Emerging like a sweetly scented addition to primetime’s musty flower bed, “Pushing Daisies” opens its second season in full creative bloom.
Emerging like a sweetly scented addition to primetime’s musty flower bed, “Pushing Daisies” opens its second season in full creative bloom. Producer Bryan Fuller’s Emmy-nominated dramedy is one of the few programs that dares to deal in whimsy, which is perhaps why audiences drifted away before the writers strike truncated its initial run. Managing expectations is paramount to the show’s longevity — such an offbeat concept is unlikely to break out in a major way — but let’s hope ABC’s patience is rewarded with this gentle if somewhat delicate flower.
The first episode reintroduces the niftily intricate, unabashedly romantic premise: Ned (Lee Pace) found out as a lad that his touch can bring people back to life, the tradeoff being that if he touches them again, they die forever. Should he fail to touch them within a minute, somebody else must die to restore cosmic balance.
So when the girl he has loved since childhood was murdered, Ned couldn’t help but revive her. Yet now that Chuck (Anna Friel) is back in his life, they can never touch — an impediment to intimacy that has inspired all sorts of clever tricks, including beekeeper suits and gloves.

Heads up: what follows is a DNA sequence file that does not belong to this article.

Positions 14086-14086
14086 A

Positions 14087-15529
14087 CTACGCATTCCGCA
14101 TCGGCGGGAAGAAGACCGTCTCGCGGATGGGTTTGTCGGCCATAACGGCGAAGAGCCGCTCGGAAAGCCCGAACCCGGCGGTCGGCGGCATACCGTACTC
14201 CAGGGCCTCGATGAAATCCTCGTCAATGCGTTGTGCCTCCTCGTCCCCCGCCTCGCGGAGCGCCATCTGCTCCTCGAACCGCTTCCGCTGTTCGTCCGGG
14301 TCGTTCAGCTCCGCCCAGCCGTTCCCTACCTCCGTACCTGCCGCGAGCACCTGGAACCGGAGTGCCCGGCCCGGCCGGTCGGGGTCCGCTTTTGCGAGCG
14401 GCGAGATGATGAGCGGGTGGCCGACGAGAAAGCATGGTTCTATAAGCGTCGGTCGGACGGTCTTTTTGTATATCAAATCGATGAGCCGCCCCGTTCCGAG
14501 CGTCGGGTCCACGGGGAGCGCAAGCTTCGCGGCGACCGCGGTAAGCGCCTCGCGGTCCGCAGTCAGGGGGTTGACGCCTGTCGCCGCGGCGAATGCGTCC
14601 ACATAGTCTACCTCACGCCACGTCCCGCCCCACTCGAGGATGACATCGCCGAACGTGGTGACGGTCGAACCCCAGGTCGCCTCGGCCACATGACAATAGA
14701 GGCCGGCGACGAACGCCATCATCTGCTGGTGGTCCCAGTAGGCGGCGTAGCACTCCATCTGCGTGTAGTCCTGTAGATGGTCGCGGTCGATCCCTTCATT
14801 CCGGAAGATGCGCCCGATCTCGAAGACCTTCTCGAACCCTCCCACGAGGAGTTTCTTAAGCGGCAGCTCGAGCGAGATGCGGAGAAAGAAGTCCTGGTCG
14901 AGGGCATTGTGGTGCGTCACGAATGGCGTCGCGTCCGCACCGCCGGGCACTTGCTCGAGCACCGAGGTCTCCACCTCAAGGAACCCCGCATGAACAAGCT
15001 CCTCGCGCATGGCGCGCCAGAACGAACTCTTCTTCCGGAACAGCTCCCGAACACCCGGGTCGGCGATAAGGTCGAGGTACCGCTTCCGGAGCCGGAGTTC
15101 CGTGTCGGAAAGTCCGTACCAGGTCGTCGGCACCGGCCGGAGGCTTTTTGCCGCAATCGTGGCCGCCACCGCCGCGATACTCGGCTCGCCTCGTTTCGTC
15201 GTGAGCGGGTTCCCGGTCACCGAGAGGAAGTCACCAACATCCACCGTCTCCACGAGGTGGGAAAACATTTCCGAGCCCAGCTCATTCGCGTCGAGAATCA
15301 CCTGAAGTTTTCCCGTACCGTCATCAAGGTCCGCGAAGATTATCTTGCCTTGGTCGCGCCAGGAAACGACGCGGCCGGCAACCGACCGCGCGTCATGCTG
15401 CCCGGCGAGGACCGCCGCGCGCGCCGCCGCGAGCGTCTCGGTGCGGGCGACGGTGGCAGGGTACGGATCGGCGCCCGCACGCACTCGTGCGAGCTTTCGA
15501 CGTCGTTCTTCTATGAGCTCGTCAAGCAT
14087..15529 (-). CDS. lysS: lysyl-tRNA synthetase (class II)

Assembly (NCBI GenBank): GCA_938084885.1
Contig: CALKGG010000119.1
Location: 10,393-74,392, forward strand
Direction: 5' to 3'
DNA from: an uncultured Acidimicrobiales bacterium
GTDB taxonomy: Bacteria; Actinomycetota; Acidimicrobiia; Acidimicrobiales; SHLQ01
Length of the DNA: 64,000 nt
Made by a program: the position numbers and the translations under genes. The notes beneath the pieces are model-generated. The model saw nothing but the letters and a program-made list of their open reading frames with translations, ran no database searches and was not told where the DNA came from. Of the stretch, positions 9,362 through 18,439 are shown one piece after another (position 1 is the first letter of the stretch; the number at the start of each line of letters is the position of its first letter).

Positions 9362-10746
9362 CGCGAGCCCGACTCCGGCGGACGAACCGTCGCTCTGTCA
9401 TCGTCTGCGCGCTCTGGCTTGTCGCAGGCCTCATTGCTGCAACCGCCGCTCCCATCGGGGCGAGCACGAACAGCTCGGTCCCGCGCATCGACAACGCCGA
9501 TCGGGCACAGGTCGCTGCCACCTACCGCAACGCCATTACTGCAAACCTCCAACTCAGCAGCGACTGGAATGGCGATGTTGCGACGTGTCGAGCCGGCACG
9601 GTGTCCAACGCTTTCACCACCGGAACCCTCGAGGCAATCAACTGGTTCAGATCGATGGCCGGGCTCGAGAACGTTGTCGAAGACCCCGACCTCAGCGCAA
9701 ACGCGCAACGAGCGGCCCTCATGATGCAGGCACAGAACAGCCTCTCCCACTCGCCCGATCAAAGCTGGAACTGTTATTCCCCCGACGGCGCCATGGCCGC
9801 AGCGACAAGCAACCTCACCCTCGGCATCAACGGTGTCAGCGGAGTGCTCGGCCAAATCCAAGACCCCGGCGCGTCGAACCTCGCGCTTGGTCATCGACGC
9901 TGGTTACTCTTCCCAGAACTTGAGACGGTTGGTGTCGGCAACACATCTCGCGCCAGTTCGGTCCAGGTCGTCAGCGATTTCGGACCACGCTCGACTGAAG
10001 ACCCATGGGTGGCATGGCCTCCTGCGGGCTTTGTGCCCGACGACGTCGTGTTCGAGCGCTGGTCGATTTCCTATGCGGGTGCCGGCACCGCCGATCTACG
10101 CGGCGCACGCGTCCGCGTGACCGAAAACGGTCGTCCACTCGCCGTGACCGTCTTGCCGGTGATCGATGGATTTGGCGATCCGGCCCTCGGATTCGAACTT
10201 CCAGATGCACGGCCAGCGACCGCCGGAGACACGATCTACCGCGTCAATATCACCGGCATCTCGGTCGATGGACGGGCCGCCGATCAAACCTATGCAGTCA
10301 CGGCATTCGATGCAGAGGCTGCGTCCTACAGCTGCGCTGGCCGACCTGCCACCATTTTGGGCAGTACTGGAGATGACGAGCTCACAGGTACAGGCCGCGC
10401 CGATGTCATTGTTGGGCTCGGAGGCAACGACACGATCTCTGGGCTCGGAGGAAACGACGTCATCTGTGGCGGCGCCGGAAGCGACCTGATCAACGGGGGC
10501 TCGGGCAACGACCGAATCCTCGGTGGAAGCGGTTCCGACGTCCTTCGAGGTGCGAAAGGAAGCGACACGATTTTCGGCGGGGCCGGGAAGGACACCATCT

Ned, meanwhile, continues to use his gift to solve murders, working with private investigator Emerson Cod (Chi McBride) to interrogate the dead regarding what happened. The cases are almost wholly disposable, but they convey the eccentric tone, focusing on honey marketers (and killer bees!) in the premiere, the circus (including a perhaps first-ever homicide attempt by human cannonball) in the second hour, and a convent (where Ned and Emerson play fathers Mulcahy and Dowling) in the third.
Beyond its fairy-tale explosion of color and production design, “Daisies” indulges in moments of almost surreal imagination, like having Kristin Chenoweth — as Ned’s lovelorn assistant Olive — put her Broadway chops to use reenacting a memorable scene out of “The Sound of Music.” The cast, meanwhile, is uniformly terrific — down to the 150-some-odd-year-old Golden Retriever (in dog years) that Ned can only scratch with a stick.
Few current series more clearly reflect filmmakers’ signature touches — from the look director Barry Sonnenfeld brought to the pilot to the beautiful, poetic prose Fuller provides via Jim Dale’s narration, which describes the Ned-Chuck no-contact dilemma as “a delicate dance — a ballet of avoidance.” And that it is.
The facts, then, are these: “Pushing Daisies” isn’t perfect, but there’s no other dance on TV remotely like it. And to echo last season’s review, that alone is reason to hope it finds a way to avoid death’s touch.